Experiment and be open to learn from what could be better and improve (PDSA is a great way to try things and evaluate how they work). And the idea is not to be so conservative that every turn of the PDSA cycle has no failures. In order to get significant successes it is likely you will try things that don’t always work.
The desire to improve understanding (and the desire to improve results provides focus to the learning) is what is valuable in learning – not being wrong. Creating a culture where being wrong needs to be avoided harms learning because people avoid risk and seek to distance themselves from failure instead of experimenting and digging into the details when something goes wrong. Instead of learning from mistakes people try to stay as far away from them and hide them from others. That is not helpful. But what is needed is more desire to continually learn – learning from mistakes is wise but hardly the only way to learn.
Lean leaders [the broken link was removed] by April Terreri:
Tim Corcoran, vice president of ZF Sales & Services, NA, LLC, that re-manufactures automotive transmissions and steering systems in Vernon Hills, IL. “We had a number of false starts by implementing tools like kaizen, value stream mapping and the 5Ss,” he admits. “We found it’s really about the thinking and how we approach work.” Once he and his first-line managers participated in a lean workshop at Lean Learning Center, everything began to click. “We learned to identify problems, analyze them and develop processes to solve them the same way every time.”
The tools are very helpful but the change in mindset is critical. Without the change in the way business is viewed the tools may be able to help but often can prove of limited value. Once an organization starts truly adopting principles like surfacing problems so the system can be fixed instead of hiding problems so the individual doesn’t get blamed then the tools are critical to provide results that will encourage those who are skeptical to at least try this new way of looking at things.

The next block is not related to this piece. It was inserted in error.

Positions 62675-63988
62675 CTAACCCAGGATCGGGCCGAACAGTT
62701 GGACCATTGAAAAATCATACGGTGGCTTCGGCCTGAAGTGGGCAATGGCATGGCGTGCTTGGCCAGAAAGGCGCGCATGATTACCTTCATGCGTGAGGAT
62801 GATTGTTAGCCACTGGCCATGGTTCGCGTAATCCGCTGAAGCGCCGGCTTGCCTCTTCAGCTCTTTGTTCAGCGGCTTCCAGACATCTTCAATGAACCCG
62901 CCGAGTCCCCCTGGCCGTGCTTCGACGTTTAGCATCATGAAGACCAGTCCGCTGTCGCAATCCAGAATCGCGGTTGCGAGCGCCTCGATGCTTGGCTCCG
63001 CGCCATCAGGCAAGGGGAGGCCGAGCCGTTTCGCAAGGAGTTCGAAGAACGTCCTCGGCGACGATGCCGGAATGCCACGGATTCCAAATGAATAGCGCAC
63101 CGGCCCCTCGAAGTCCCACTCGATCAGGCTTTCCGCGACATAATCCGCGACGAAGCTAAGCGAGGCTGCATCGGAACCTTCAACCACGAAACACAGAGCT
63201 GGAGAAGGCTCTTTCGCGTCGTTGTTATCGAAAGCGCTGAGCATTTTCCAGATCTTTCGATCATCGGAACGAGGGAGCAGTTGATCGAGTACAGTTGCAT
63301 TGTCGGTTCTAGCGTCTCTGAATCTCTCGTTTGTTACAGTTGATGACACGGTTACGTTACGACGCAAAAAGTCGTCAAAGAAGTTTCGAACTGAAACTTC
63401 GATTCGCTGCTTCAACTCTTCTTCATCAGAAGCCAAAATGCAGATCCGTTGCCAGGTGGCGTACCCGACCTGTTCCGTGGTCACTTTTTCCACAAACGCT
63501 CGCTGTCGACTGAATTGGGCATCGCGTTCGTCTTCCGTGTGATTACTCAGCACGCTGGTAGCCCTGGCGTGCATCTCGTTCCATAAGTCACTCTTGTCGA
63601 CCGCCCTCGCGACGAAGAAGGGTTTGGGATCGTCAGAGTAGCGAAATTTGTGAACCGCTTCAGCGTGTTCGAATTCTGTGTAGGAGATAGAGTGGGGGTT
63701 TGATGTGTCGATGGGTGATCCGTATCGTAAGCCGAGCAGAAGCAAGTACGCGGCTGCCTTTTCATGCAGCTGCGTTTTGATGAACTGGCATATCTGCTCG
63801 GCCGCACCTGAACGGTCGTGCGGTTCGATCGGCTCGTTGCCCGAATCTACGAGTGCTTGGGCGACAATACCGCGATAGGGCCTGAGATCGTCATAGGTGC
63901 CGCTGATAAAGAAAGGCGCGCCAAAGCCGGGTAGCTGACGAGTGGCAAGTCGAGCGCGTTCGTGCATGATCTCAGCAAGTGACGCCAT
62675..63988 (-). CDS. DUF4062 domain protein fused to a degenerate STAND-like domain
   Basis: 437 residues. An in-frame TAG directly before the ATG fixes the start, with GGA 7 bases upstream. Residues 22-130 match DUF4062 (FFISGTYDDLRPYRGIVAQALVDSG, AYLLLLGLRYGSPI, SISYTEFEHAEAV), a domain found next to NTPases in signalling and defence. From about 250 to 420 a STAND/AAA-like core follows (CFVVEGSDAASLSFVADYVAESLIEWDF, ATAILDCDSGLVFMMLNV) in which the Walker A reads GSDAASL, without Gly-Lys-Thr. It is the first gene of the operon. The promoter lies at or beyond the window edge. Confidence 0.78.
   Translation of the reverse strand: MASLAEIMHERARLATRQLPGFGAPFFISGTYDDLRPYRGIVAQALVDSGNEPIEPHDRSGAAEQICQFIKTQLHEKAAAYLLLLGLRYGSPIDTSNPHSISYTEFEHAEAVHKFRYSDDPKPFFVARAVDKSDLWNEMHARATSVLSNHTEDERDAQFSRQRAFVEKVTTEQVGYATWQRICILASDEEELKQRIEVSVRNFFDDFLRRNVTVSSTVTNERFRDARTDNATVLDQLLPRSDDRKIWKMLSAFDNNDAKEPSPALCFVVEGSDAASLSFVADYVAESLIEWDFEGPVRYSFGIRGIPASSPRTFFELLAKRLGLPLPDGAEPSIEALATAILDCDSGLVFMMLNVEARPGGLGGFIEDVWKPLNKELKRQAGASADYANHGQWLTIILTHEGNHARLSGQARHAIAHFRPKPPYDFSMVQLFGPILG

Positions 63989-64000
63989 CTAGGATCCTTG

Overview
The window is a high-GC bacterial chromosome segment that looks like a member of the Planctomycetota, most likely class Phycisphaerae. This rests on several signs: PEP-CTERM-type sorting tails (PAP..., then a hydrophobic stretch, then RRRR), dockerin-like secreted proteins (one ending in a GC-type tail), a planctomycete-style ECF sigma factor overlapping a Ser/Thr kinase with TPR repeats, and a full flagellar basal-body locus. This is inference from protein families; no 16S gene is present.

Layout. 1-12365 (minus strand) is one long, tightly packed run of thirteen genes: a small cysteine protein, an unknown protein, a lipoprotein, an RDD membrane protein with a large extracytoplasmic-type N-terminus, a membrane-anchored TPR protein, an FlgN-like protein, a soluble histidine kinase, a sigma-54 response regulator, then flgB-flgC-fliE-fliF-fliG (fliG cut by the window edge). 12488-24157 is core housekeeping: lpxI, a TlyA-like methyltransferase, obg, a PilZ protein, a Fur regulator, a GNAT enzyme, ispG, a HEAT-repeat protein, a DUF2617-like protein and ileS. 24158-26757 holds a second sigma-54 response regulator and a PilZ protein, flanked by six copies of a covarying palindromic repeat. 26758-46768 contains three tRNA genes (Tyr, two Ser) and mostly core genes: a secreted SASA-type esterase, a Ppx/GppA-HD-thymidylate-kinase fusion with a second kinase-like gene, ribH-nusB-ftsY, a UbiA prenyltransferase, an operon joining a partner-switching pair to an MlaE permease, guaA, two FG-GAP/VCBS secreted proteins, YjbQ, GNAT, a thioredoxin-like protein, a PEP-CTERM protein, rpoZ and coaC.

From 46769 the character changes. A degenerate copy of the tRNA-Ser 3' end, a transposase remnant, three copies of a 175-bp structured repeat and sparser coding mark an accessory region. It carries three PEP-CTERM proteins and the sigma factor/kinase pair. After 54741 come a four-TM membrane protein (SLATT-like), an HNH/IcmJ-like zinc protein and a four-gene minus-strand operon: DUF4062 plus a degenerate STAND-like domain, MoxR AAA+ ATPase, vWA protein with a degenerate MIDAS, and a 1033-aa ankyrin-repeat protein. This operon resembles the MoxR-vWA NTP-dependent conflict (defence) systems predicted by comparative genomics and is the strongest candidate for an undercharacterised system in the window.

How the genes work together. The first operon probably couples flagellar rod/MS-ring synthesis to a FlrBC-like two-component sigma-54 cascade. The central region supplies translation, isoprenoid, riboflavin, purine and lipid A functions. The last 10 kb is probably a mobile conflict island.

Smith discovered some workers were hiding scrap. “They were afraid; but I told them the only thing I care about is how to prevent it from happening again,” he says. Scrap has since dropped dramatically–about 50 percent over the last few years.
The post, Root Causes of Crunch Mode [the broken link was removed] from the Game Manager blog makes the good point that
Fear and anxiety are known to reduce comprehension and learning ability. W. Edwards Deming made “drive out fear” one of his 14 management changes America needed to make in order to compete with Japan. Fear is a valuable physiological reaction in some situations, but fear make(s) it difficult to think, and thinking is generally superior to fighting in most corporate settings.
A good article on this topic is, Managing Fear by Gerald Suarez (who I worked with for several years). There are also 3 videos on this topic by Dr. Suarez, available from Management Wisdom, the producers of the Deming Library videos [the broken link was removed]. I must admit I didn’t really understand the effects of fear and anxiety on performance until hearing Dr. Suarez speak on the topic many years ago.
From the Managing Fear article:
Fear erodes joy in work, limits communication, and stifles innovation. Fear fosters short-term thinking as people search to avoid reprisal, perhaps at the expense of others in the system.
Fear also produces questionable data, as people tend to focus on eliminating the threat instead of working to achieve the desired positive outcomes.